Yahoo Starts Selling Flickr Users' Photos Last week, The Wall Street Journal reported that Yahoo! will begin selling prints of 50 million Creative Commons-licensed images uploaded by Flickr users as well as an unspecified number of other photos uploaded by users that will be handpicked from Flickr. Images bearing a Creative Commons licenses that allow for commercial use will be sold as canvas prints for up to $49 each with no payments going to the image owners. Instead, Yahoo! eBird Pelagic birding in eBird Ahoy mateys! Have you ever wondered how to enter your checklists from pelagic trips? Will you be going on a pelagic trip this summer that you plan to enter in eBird? Methods General approach Our tree construction approach combines relaxed clock molecular trees of well-supported avian clades with a fossil calibrated backbone with representatives from each clade. It is neither a typical supertree (i.e. a combination of existing trees) nor a supermatrix approach (a single analysis applied to the entire genetic data matrix). We follow four steps: Each species is assigned to one of 158 clades; Relaxed-clock trees are generated for each clade; Species without genetic information are partially constrained within their clade based on a combination of consensus trees from step 2 and taxonomic information.
At age 62, albatross hatches a chick By Paul Rogers firstname.lastname@example.org Posted: 02/07/2013 09:19:19 AM PST0 Comments|Updated: about a year ago November 2012: Wisdom (left) and her mate at the containing the couple's egg. (Pete Leary/USFWS) Beyond the Printed Page: Museum Digital Publishing Bliki Web books, html5 books, web apps, open ebooks—whatever you call them, I am a proponent of these approaches to digital publishing and I’ve been happy to see they are gaining support in other places as well. Still, the big question remains: What do they look like, and how might we make them? At the Museum Computer Network conference this year, I and two other panelists sought some answers for the field. After a quick overview of digital publishing today, we broke the session into three parts: I spoke about Git, GitHub (09:50) and open source software as an ad hoc and distributed approach to digital publication; Curtis Fletcher spoke about Scalar (29:57) as one of the leading examples of the packaged, open authoring and publishing platforms available today; and to demonstrate the possibilities of fully customized from-scratch web publications, Avery Swartz spoke about the rapidly growing collection of online books at the heart of the Art Canada Institute (54:36).
Look at this Baby Bird abirdnamedswoop: Swoop’s lil siblings are getting so cute! Reblogged 3 hours ago from lazuli-bunting (Originally from abirdnamedswoop) 206 notes Tagged: parrot, cockatiel, . eBird Bird Academy giveaway: Waterfowl ID Do you enjoy watching waterfowl, but sometimes have trouble telling scaup or teal apart? We’ve all been there, and we can help! We’re excited to partner with the Cornell Lab’s Bird Academy to offer a suite of exciting educational resources in thanks for your eBirding: in February, every eligible checklist that you submit gives you a chance to get free access to Be a Better Birder: Duck and Waterfowl Identification. February eBirder of the Month Challenge Sharing is caring.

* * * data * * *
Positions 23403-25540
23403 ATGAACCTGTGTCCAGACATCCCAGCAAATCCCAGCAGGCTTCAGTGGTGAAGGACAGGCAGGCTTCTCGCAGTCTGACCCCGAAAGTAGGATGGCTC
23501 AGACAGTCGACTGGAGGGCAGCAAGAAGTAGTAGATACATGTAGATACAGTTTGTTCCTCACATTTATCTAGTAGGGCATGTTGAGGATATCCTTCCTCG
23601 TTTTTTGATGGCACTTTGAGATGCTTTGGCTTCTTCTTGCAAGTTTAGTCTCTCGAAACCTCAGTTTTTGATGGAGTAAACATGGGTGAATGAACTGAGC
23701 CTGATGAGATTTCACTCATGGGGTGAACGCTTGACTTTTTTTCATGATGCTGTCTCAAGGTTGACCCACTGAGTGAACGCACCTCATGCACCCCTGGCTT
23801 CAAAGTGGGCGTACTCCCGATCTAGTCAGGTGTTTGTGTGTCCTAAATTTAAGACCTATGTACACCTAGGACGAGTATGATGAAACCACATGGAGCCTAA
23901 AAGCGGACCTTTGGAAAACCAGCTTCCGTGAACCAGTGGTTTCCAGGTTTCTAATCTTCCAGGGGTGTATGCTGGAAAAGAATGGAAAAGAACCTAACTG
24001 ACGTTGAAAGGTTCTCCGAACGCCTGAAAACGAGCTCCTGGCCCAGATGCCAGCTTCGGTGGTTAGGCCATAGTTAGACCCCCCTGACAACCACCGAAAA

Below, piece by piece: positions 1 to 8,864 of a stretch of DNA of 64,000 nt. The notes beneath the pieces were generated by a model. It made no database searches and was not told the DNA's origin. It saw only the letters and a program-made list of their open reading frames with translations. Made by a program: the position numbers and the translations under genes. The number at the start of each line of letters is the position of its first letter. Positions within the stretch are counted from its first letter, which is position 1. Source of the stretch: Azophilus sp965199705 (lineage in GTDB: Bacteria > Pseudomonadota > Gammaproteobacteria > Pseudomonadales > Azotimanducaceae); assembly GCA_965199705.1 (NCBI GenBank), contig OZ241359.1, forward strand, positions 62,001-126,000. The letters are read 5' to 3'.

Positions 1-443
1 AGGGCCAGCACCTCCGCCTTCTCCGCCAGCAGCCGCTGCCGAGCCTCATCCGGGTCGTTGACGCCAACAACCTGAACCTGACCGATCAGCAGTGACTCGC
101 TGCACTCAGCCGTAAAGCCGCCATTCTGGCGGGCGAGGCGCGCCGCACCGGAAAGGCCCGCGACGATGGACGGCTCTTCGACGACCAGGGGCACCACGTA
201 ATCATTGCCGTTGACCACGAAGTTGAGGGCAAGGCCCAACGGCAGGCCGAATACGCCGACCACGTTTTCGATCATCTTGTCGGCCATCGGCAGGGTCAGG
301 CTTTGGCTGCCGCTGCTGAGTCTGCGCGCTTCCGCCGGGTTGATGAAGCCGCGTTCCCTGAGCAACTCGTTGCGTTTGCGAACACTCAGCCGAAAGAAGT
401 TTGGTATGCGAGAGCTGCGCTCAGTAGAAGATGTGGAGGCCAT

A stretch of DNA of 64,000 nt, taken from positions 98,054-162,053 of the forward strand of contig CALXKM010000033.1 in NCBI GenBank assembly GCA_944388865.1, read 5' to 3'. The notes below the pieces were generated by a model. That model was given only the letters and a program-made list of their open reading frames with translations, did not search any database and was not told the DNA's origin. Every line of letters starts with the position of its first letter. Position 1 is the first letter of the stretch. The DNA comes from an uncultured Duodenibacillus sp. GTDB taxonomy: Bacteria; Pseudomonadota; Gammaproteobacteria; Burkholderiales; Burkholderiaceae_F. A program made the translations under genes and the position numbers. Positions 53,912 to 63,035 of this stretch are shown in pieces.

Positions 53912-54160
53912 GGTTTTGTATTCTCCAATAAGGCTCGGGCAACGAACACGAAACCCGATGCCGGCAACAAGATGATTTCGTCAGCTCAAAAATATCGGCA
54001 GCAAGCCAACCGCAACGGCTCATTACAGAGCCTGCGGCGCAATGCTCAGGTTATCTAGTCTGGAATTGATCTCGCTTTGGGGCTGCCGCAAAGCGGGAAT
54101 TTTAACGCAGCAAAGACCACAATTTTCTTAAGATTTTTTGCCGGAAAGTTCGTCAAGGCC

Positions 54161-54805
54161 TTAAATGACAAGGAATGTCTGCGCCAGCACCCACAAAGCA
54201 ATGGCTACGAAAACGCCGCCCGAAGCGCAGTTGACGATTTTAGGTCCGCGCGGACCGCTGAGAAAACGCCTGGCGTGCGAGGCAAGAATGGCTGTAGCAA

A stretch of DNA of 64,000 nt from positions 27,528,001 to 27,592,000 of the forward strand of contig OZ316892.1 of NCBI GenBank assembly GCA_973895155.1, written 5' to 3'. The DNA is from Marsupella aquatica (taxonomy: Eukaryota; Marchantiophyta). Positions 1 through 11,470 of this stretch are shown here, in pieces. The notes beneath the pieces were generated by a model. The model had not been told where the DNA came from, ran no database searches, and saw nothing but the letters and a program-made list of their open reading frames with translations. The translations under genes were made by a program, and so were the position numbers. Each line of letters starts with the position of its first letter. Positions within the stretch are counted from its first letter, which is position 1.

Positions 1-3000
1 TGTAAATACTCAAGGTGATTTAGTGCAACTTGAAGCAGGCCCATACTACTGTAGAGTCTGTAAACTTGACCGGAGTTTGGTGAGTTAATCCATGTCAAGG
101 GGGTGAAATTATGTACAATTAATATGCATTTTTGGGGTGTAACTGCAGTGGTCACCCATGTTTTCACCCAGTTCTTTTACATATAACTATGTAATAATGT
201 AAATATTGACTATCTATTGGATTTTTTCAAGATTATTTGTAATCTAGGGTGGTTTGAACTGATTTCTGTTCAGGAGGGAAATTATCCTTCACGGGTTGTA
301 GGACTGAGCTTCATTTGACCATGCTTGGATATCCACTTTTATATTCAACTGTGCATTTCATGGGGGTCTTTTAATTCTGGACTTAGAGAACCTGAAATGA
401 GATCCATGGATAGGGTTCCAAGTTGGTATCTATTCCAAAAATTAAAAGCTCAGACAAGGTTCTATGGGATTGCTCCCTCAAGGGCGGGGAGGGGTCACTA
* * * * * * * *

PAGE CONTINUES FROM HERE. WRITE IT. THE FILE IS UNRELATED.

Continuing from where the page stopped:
— Welcome — Birds of North America Online Welcome In two centuries of American ornithology, The Birds of North America (BNA) is only the fourth comprehensive reference covering the life histories of North America’s breeding birds. Following in the footsteps of Wilson, Audubon, and Bent, BNA provides a quantum leap in information beyond what those historic figures were able to assemble. The print version of BNA was completed in 2002 – 18 volumes, 18,000 pages -- a joint 10 year project of the American Ornithologists' Union, the Cornell Lab of Ornithology, and the Academy of Natural Sciences.
Google Cultural Institute Today it’s all about the Constructivist learning. I’m going to share a few things and will leave it up to you to do most of the exploring. There is literally so much stuff that is available for me to share at today’s Tip that there is absolutely no way I could cover it all. How much stuff you ask? How about over 6,000,000 artifacts and photos?
Prehistoric Birds It’s for our convenience, basically. Like I’m always emphasizing, there’s no real dividing line between “bird” and “non-bird dinosaur”, but for ease of classification we draw one in ourselves. I often see paleontology bloggers use “bird” to pretty much mean “member of Avialae”, which (possibly) includes Archaeopteryx, hence why we call it a “bird” but not deinonychosaurs like Microraptor.